Various Artists
Two Culture Clash

By Masta G

The concept behind Wall of Sound's helpfully titled Two Culture Clash is that of collaboration and cross fertilisation between UK-based dance music producers and Jamaica's leading DJs (MCs) and singers. The producers involved visited the Caribbean to meet and work with the vocalists. This collaborative emphasis, involving genuine dialogue between different musical cultures, immediately sets the music apart from productions which simply sample or reference Jamaican music, appropriating it for their own ends. It also seems like a belated acknowledgement by the globally dominant UK dance culture that some of the most progressive and creative electronic dance music in the world originates in Jamaica (to say nothing of what club/rave culture generally owes to the precedent of reggae sound systems).

David Katz's slightly gushing liner notes do bring some much needed historical context to the project, drawing attention to the prevalence of Jamaican forms and practises in contemporary European music. He traces the dance remix back to the idea of the 'version' which is so fundamental to reggae music and locates the origin of modern studio techniques in the work of producers like Lee Perry and King Tubby. As he comments, 'there is ample room for creative exchange or cultural misunderstanding when two sonic worlds collide' – the album offers evidence of both.

Opening track and first single How Do You Love, produced by Jon Carter and featuring Patra and Danny English suffers from some house inflected production and the presence of the stereotypical ragga beat beloved of English producers. Yorkshireman Jacques Lu Cont, by contrast, fuels a Degree lyric (...And Dance) and a wicked Degree/Cecile combination (Na Na Na Na) with imaginative beats which approach the dancehall aesthetic in their pared down minimalism while never trying naively to reproduce Jamaican styles. The handclaps and tearing 303 line of Na Na Na Na give Cecile and Degree the chance to really set it off with their quick fire toasting. On Love Guide, up-and-coming star Ms Thing (of 'I wanna dude with the wickedest slam' fame) lends her harsh yet seductive tones to an imaginative effort from Switch, whose riddim seems to hint at ragga, house and breaks with only a minimum of effort. Again, it is a certain economy in the production which makes this stand out from the other dancehall-oriented tunes. Similarly, Ole sees producer City Hi-Fi (the Dub Pistols' Jason O'Bryan) combine with the criminally underrated Bling Dawg to good effect. City Hi-Fi has already proved his credentials with releases on UK bashment label Jamdown and his riddim for Two Culture Clash takes in a haunting steel drum sound and a warm, reverberating bass line which Bling Dawg rides fluently. Offerings which involve Tanya Stephens and Barrington Levy are surprisingly disappointing, given that both vocalists could carry almost any tune.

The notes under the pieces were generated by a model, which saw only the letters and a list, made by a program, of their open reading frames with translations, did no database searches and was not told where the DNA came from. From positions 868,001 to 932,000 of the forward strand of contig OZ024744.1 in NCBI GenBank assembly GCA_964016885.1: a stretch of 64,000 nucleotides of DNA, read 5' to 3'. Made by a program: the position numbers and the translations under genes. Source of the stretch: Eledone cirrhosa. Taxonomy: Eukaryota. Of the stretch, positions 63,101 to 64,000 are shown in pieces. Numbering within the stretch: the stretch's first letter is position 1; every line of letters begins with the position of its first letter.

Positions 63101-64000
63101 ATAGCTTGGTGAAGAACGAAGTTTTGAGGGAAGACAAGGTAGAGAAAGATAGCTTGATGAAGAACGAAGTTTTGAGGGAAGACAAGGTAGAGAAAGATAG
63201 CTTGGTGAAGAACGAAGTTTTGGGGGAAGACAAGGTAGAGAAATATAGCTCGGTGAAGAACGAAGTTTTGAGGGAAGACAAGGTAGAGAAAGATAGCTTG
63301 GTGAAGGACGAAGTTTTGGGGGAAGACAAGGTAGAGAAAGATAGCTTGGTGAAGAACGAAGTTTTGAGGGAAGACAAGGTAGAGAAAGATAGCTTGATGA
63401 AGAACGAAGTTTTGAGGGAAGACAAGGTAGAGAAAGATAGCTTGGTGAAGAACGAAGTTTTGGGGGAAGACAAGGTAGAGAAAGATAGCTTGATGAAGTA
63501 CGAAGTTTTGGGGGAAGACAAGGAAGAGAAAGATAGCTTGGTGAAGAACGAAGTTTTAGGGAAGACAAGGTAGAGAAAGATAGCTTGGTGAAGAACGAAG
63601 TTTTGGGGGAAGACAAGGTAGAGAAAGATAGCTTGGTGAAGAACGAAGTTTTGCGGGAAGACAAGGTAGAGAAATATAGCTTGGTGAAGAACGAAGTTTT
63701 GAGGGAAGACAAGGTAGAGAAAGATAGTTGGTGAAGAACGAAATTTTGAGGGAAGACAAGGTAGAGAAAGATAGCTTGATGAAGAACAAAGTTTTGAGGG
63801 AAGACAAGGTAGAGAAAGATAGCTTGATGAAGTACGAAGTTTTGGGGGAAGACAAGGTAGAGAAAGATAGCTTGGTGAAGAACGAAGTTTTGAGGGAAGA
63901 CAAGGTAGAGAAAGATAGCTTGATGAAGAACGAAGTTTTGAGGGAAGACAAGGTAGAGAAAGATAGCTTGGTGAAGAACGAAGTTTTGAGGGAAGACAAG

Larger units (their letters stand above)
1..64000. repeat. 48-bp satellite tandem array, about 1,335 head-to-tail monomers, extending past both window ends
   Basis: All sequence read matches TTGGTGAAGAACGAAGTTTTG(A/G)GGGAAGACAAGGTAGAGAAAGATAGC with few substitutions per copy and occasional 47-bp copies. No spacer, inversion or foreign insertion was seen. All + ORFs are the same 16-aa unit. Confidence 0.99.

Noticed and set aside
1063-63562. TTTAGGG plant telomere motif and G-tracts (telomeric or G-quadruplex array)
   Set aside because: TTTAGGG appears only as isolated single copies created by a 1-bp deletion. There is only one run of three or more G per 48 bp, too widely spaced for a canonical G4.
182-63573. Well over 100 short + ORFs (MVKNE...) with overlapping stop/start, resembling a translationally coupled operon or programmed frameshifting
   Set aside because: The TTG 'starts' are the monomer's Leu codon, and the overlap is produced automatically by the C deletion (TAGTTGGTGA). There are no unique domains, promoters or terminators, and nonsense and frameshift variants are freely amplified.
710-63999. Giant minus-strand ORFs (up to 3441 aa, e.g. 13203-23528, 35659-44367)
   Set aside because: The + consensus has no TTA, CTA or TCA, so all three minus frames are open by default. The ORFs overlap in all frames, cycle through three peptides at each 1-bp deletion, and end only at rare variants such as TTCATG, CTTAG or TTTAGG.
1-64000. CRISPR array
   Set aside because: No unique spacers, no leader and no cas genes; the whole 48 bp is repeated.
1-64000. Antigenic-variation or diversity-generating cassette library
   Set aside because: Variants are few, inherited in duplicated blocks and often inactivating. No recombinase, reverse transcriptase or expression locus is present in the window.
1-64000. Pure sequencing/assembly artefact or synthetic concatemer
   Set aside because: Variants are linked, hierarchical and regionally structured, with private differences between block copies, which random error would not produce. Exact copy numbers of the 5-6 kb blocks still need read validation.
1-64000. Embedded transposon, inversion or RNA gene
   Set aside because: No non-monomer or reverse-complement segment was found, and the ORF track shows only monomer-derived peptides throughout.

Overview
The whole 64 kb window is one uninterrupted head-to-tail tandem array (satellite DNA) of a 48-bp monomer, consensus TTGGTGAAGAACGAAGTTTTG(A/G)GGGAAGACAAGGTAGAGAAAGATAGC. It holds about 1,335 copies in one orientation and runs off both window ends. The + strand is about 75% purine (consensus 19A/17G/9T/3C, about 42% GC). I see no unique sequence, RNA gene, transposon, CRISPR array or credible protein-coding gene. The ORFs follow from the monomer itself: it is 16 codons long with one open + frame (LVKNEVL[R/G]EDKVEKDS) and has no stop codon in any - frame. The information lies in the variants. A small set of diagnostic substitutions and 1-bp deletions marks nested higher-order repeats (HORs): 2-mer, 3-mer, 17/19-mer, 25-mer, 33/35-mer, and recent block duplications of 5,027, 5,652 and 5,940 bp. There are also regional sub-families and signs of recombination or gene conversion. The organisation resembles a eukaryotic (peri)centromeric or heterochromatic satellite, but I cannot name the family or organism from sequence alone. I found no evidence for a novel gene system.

Of the reggae oriented tunes, the Horace Andy/Howie B collaboration is a let down, with Howie B producing a cold and unimaginative take on dub science, which sounds more like Massive Attack on an off day than any kind of worthwhile interaction. West London Deep, however, comes out with an exuberant, skanking reggae tune (Rudie No), featuring some catchy brass and an uplifting anti-bad man lyric from veteran toaster Big Youth. The final track is another rootsical reggae excursion (Save Me) which feels like a Jamaican production, featuring more brass, the legendary Ernest Ranglin on guitar and an anthemic vocal from singer Nadine Sutherland. This effort from producer Justin Robertson is more of a tribute to reggae music than a clash with it but is all the better for it and ends the album on an uplifting note.

The irritatingly smug video of the Wall Of Sound trip to Jamaica and the controversy surrounding the publication of Banksy's photograph by a Jamaican photographer who clearly wasn't feeling their approach either didn't seem to bode well for this ambitious project. But the results stand up well and the album successfully takes in everything from the most hardcore bashment sounds to the sweetest reggae, largely managing to tread the fine line between imitation and ignorance with some style. Forget the overblown 'culture clash' rhetoric – what the project really shows is the value of getting musicians from different disciplines face to face in the studio
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